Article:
Even as the Pérez Art Museum Miami celebrated its first year anniversary, a new permanent museum building for the Institute for Contemporary Art Miami was announced for the Design District.

Overtown [historical Black neighborhood] hosted its first Art Africa fair of works created by artists from the African Diaspora. Joining it on the list of first-year events are an impressive exhibition of monumental works in the vast Mana-Miami Wynwood space on NW 23rd Street and Pinta, a fair focusing on Latin American art that moved from New York to Midtown.

The festivities reach far, far beyond the traditional art crowd. On the Mana campus, the Savannah College of Art and Design is presenting “i feel ya,” an exhibition that includes jumpsuits designed by André 3000 for Outkast’s reunion tour. The nearby ArtHaus tent is surrounded by food trucks and a sound program where Beethoven is definitely not on the playlist.

This year, more than a half-dozen student exhibits are on the art agenda. At FusionMIA, student photographs hang near works by masters Rashid Johnson and Al Loving; all were curated by Miami’s N’Namdi Contemporary gallery. A few blocks north, at Wynwood’s House of Art, a dozen students ages 5 to 15 from the DesignLab program showed off their creations at a Friday night “vernissage.”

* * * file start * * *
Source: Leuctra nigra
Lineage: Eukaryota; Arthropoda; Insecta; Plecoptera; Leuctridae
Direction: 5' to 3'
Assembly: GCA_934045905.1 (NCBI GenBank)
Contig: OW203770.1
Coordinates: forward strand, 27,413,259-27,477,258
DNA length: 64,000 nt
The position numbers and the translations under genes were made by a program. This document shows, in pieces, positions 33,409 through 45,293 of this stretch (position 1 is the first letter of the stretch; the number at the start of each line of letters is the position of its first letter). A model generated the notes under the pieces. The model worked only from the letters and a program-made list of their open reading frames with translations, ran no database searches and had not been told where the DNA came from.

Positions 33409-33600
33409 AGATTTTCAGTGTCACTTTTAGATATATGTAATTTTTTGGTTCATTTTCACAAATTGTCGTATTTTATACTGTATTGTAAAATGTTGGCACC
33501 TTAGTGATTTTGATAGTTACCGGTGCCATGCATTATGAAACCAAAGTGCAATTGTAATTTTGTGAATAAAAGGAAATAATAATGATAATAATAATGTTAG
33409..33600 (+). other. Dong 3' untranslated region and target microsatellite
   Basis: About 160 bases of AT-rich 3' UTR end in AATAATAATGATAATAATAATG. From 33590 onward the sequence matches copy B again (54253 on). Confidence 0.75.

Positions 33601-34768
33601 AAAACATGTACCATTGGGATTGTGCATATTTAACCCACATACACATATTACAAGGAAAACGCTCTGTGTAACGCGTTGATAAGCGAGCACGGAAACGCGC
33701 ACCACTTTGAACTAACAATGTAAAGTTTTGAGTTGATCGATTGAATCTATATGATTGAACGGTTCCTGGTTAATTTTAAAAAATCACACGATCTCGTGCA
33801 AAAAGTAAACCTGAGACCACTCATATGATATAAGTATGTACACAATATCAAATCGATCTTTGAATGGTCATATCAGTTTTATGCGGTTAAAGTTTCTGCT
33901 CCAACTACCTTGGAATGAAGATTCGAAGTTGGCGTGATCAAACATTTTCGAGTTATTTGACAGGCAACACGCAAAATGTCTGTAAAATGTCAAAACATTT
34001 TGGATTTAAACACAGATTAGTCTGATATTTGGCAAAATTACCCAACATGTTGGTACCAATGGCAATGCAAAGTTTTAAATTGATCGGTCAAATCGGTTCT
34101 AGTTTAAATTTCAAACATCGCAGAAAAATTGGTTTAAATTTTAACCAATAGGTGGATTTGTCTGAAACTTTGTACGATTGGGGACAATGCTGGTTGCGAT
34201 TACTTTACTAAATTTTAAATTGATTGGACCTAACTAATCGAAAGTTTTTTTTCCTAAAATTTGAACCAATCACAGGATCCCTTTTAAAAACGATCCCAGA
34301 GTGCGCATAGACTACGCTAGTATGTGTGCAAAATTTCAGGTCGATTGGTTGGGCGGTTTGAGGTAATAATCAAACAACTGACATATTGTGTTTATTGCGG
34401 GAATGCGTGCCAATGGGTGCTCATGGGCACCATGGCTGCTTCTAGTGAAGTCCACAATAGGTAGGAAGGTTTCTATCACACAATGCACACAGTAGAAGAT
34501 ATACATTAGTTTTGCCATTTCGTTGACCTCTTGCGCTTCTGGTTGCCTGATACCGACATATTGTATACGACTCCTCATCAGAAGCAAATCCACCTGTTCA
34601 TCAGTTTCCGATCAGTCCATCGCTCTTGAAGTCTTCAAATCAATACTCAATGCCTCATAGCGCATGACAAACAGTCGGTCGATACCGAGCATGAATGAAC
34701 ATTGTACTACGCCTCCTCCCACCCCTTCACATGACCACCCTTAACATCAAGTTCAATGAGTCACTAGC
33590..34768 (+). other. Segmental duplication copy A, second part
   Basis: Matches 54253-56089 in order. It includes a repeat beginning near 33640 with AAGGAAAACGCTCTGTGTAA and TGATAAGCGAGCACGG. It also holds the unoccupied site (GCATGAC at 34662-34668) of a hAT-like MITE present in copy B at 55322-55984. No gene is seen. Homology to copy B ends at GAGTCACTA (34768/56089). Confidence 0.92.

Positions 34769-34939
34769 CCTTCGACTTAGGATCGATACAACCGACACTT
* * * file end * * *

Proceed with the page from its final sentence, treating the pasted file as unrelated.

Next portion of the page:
Among them was 13-year-old Yael Bloom, wearing a flounced party dress she made from shrink wrap. No matter that the first-time event was a little-known spinoff. “Art Basel is pretty hard for adults to get into,” Bloom said. “For kids to get into it is very cool.”

As in years past, free events abound, from performances by Chinese artist Shen Wei at Miami-Dade College and artist Theo Jansen’s Strandbeest demonstrations on the sand to official Art Basel events, including films on the New World Center Wallcast and the Art Public sculptures in Collins Park. New is free Art Week shuttle service between Midtown and Miami Beach — a government cooperative effort — that dovetails with trolley service to art venues on both sides of Biscayne Bay.

In institutional quarters, Art Basel Miami Beach global sponsor UBS announced the creation of a $5 million loan fund for existing Florida small business owners. Sponsor BMW USA announced it would fund an “art journey” open to emerging artists exhibiting at Art Basel Miami Beach. And the City of Miami Beach and Miami-Dade County put out a call to artists, encouraging them to propose projects for the $4.33 million public art program associated with the Miami Beach Convention Center renovation. South Floridians are eligible to apply for all three initiatives.

Clearly, art week isn’t just about aesthetics, personal enrichment and community building. It is also about enterprise — which explains all those luxury CEOs, the ground-breaking of the Zaha Hadid-designed One Thousand Museum, and the announcement at Miami Ironside that designer Ron Arad will create the interiors for the revamped Watergate Hotel in Washington. (And no, there’s no real connection to Miami.)